If your Mac is getting sluggish or otherwise behaving strangely, restarting can often help you clear up its ailments. Restarting may also be required in other circumstances to install new software or other updates. Thankfully, it's quite simple!

Here are a number of different ways to restart your Mac, and how to do it quickly!

How to restart your Mac

  1. Click on the  menu button in the upper left corner of your screen.
  2. Click Restart....

  3. Click the Restart button on the pop-up menu to confirm.

After doing so, the pop-up window begins a countdown from 60 seconds, so if you select Restart and walk away, the computer will complete its task. You can also click the Restart button immediately to end the countdown and reboot the machine. This timer also doubles as a type of safety net: if you selected Restart accidentally, the Cancel button is there to bail you out.

How to reopen applications automatically after rebooting

If you need to reboot your Mac but want to preserve your apps and windows, OS X gives you that option, too.

  1. Click on the  menu button in the upper left corner of your screen.
  2. Click Restart....
  3. Check the Reopen all windows when logging back in box.

  4. Click the Restart button on the pop-up menu to confirm.

This option can be very handy if you need to restart in the middle of a big project, or you want to keep your windows and tabs from your web browsing sessions; if you'd prefer to simply start with a clean slate, however, uncheck the box.

How to restart your Mac if another user is logged in

If you attempt to restart your computer and there are other users logged in, your Mac will ask for their usernames and passwords before it can reboot.

  1. Click on the  menu button in the upper left corner of your screen.
  2. Click Restart....
  3. Have the other user(s) enter their username and password.

  4. Click the Restart button on the pop-up menu to confirm.

Other options when restarting your Mac

If you're troubleshooting your Mac, you may want a more specific Restart process than OS X performs by default. Here are some of the most common restart options for fixing errors or otherwise cleaning up your Mac. To use them, when you restart normally, you'll also want to hold down one of the following key commands:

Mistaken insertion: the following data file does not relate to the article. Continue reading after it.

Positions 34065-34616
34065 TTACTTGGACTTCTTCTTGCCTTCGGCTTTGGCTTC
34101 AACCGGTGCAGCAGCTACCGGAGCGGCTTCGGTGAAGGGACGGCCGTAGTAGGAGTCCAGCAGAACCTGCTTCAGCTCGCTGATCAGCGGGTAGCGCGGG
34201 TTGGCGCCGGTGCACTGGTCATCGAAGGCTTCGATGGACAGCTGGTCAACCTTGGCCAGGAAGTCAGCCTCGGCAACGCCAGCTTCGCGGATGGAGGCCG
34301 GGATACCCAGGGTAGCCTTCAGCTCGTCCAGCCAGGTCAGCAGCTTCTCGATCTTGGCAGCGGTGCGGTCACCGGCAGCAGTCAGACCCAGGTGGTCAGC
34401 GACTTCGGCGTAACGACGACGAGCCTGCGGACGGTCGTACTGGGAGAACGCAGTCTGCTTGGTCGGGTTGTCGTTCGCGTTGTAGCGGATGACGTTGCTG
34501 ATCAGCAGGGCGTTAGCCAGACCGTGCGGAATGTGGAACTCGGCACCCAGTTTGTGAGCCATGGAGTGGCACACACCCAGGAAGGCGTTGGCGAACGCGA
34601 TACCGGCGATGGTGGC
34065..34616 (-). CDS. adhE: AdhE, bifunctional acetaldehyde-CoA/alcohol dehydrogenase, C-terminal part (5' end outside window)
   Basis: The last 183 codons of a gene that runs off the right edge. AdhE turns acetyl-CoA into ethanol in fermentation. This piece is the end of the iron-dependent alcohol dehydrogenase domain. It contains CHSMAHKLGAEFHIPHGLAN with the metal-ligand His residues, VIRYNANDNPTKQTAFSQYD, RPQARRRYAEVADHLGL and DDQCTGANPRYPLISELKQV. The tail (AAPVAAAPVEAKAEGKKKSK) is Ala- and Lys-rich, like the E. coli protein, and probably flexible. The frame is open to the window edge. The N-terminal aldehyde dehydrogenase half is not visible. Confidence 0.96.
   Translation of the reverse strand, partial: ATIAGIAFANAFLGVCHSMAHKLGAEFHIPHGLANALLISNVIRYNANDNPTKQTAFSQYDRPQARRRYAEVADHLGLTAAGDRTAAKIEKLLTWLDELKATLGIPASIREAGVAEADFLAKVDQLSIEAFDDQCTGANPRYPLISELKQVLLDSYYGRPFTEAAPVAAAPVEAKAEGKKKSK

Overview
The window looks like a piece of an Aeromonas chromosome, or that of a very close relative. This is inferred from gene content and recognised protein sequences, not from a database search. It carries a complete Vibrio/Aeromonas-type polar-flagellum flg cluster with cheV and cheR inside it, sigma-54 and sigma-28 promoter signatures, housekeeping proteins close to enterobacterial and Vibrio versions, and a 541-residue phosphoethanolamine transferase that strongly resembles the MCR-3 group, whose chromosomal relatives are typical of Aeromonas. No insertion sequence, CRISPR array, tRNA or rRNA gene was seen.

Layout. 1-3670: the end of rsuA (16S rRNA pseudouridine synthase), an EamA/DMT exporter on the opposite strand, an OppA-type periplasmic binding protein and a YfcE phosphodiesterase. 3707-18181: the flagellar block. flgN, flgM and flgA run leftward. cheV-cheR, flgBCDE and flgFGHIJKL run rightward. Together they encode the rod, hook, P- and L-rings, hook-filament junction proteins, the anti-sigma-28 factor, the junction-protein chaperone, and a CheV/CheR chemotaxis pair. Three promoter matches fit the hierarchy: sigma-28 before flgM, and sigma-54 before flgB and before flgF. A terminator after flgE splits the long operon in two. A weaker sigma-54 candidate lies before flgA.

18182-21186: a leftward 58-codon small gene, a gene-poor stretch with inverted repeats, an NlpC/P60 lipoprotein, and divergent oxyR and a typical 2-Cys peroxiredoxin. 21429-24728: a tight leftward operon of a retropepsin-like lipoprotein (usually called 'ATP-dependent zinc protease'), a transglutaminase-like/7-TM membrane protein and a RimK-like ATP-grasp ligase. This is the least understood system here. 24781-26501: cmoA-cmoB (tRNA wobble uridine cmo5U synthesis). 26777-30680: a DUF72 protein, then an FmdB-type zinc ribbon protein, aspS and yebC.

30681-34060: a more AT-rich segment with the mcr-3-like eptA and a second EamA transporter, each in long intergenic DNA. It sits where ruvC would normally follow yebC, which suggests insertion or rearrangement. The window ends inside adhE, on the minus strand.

• Shift-Up Arrow: Restart in Safe Mode, which checks the disk and then loads without extensions, startup apps, and other non-essentials.
  • Option: Restart into Startup Manager, which lets you choose which drive you want to boot from, should you have multiple drives available.
  • C: Restart and boot from an optical or USB drive.
  • D: Restart into Apple Hardware Test (pre-June 2013 Macs) or Apple Diagnostics (post-June 2013 Macs) mode, which can help determine any problems that might exist on your system.
  • Option-D: Restart into the online versions of Apple Hardware Test or Apple Diagnostics mode
  • N: Restart from a compatible NetBoot server.
  • Option-N: Restart from a NetBoot server using the default image.
  • Command-R: Restart into OS X Recovery utility, which lets you re-install, repair, or restore your Mac.
  • Command-Option-R: Restart into the online OS X Recovery utility.
  • Command-Option-R-P: Restart and reset NVRAM, which can help clear up speaker, screen resolution, or startup disk problems.
  • Command-S: Restart in single-user mode for troubleshooting or development work.
  • T: Restart in target disk mode, which lets you mount one Mac as a drive for another.
  • X: Restart from an OS X startup volume.
  • Command-V: Restart into verbose mode for troubleshooting or development work.

How to force your Mac to restart

If your Mac's frozen, stuttering, or otherwise won't let you reboot when you need to, you can forcibly shut it down and restart. With a force restart, you'll lose any data that hasn't been manually or automatically saved.

  1. Hold down the power button for 5 seconds until your Mac shuts off.
  2. Press the power button to turn your computer back on.

Any other questions about restarting?

Let us know in the comments.